help

Ralf ralf.hartemink at micro.fdsci.wau.nl
Mon Nov 16 16:03:43 EST 1998


Inulin is indeed promoted as a health promoting ingredient. It is
fermented in the large intestine by a large number of bacteria, from a
large number of genera (Bacteroides, Lactobacillus, enterobacteria,
several cocci, bifdidobacteria, clostridia).
Fermentation results in the formation of short-chain fatty acids and
gases. One of the acids, butyrate is considered beneficial for
intestinal health. Inulin produces relatively large amounts of
butyrate, but not as much as some other fibres.

Ralf Hartemink
Wageningen Agricultural University


On Sat, 14 Nov 1998 21:11:59 +0100, "J.T. Pronk"
<j.t.pronk at kabelfoon.nl> wrote:

>Hello Rob,
>Inulin is a polysaccharide consisting of a linear chain of beta(2-1)linked
>fructose molecules (i.e. inulin is a fructan). Inulin occurs as a storage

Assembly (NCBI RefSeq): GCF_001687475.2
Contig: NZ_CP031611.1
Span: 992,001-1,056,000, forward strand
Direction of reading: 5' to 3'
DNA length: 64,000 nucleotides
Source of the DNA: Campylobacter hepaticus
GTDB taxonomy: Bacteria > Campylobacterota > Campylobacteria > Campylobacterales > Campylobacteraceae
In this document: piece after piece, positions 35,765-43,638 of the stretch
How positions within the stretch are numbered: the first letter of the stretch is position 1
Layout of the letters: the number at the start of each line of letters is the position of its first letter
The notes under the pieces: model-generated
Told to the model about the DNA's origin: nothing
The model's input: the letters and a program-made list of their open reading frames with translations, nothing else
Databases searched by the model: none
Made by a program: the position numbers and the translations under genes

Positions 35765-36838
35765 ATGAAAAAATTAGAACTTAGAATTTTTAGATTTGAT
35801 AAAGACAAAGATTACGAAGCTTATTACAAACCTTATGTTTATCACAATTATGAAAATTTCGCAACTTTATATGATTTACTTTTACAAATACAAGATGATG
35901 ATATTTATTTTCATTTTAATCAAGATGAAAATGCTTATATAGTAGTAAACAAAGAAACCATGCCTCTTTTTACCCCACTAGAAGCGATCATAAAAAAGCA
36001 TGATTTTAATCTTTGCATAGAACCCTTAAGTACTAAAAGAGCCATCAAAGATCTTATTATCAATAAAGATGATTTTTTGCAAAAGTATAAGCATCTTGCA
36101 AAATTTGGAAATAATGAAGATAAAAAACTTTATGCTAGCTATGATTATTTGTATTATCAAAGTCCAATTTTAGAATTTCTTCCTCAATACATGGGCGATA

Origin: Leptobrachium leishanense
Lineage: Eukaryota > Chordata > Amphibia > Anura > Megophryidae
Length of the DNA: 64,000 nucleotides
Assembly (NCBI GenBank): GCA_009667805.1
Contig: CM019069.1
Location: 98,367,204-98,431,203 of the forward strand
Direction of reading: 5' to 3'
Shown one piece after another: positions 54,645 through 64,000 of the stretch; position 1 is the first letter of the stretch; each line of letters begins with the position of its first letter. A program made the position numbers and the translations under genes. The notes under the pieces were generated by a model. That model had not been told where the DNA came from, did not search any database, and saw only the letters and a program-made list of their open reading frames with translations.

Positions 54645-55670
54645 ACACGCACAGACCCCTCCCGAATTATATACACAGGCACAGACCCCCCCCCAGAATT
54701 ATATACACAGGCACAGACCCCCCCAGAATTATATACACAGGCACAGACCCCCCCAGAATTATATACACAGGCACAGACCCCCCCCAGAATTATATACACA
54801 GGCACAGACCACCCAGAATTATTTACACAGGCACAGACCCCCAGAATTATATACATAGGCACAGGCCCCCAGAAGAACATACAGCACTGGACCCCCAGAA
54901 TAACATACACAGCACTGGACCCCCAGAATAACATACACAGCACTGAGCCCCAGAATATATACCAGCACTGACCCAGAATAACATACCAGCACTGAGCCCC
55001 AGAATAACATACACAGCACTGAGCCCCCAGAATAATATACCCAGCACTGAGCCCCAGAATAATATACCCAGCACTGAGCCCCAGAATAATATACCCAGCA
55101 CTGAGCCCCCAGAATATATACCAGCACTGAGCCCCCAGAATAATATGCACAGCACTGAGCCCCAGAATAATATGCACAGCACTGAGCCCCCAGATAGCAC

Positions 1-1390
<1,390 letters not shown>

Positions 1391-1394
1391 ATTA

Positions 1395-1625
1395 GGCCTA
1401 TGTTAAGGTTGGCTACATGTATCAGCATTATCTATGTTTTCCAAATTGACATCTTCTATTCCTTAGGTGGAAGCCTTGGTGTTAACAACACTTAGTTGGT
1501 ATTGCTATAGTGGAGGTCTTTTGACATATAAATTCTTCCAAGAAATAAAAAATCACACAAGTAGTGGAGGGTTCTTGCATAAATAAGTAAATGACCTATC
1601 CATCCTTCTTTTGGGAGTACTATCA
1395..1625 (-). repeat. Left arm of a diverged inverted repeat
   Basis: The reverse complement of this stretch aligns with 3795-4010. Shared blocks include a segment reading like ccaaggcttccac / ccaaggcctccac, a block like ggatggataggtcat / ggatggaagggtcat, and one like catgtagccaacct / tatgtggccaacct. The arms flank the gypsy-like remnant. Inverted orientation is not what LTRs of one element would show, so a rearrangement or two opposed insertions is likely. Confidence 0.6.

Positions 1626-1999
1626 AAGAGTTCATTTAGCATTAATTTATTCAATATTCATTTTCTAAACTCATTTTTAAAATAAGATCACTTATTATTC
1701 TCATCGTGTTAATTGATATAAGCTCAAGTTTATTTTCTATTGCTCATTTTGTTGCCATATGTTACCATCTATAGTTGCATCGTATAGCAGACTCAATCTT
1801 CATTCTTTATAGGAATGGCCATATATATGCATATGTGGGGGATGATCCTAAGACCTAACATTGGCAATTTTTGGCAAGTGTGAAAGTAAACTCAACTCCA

>carbohydrate in several plants, including chicory and Jerusalem artichoke.
>Depending on plant source, the number of fructose residues per inulin
>molecule may vary between 5 and 45. At the reducing end the chain is
>terminated by a beta(2-1)-linked glucose molecule (info from PhD thesis of
>Robert Rouwenhorst, Delft, 1990). There is currently a lot of interest in
>inulin as a 'prebiotic' food ingredient. To get an impression of what sort
>of research activities are going on around inulin, see the abstracts listed
>at http://www.usu.edu/~forage/frucabs.htm
>Cheers,
>jack pronk, delft
>
>Rob Lees heeft geschreven in bericht
><72k5en$kbb$1 at nclient1-gui.server.virgin.net>...
>>Please help! I would be very gratefull if anybody could explain to me the
>>biological significance of inulin. So far all I have found out is that it
>is
>>a carbohydrate used in medicine. e-mail at rob.lees at virgin.net.
>>Yours in desperation,
>>rob.
>>
>>
>>
>
>




More information about the Microbio mailing list